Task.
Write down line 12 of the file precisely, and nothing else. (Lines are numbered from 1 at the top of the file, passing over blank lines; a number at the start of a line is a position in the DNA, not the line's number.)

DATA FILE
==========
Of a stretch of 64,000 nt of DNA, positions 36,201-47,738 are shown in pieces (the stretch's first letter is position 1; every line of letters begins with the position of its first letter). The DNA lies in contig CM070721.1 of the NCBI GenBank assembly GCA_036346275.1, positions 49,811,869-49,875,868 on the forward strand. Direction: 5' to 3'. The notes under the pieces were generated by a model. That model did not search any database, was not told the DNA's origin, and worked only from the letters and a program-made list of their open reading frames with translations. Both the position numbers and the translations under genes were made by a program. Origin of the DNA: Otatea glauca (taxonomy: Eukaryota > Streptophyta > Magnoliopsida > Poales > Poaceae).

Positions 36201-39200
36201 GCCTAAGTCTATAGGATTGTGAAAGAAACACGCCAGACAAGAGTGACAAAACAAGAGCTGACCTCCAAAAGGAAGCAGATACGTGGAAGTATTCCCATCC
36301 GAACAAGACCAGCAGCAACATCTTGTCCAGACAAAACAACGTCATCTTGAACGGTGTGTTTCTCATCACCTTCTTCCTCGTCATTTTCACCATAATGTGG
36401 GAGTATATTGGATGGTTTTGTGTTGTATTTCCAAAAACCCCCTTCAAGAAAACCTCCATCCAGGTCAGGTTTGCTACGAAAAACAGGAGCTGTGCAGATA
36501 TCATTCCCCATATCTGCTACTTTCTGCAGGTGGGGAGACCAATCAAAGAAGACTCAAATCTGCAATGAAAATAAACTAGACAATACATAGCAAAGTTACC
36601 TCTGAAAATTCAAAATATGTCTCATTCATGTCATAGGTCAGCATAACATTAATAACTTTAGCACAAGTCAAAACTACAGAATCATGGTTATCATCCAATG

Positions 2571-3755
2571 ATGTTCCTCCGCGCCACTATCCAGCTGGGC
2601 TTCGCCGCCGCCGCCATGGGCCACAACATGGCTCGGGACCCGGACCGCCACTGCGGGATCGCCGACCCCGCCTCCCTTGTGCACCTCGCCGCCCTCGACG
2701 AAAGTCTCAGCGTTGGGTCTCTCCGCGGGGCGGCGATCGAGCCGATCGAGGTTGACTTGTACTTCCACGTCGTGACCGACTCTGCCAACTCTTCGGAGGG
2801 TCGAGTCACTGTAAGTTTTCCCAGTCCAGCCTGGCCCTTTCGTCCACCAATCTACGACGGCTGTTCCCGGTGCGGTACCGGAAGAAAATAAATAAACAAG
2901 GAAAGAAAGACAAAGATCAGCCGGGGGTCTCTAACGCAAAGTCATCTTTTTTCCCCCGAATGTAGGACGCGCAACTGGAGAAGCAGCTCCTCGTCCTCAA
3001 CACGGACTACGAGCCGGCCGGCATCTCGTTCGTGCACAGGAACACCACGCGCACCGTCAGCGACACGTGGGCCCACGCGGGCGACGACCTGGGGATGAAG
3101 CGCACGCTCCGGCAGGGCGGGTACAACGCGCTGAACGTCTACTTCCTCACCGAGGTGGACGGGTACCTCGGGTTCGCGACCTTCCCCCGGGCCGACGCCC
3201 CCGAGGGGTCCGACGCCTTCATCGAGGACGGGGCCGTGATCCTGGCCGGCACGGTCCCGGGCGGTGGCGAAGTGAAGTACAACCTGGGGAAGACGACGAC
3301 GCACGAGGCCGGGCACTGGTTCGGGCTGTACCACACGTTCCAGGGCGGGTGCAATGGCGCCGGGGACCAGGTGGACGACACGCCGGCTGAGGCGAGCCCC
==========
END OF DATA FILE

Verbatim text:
2801 TCGAGTCACTGTAAGTTTTCCCAGTCCAGCCTGGCCCTTTCGTCCACCAATCTACGACGGCTGTTCCCGGTGCGGTACCGGAAGAAAATAAATAAACAAG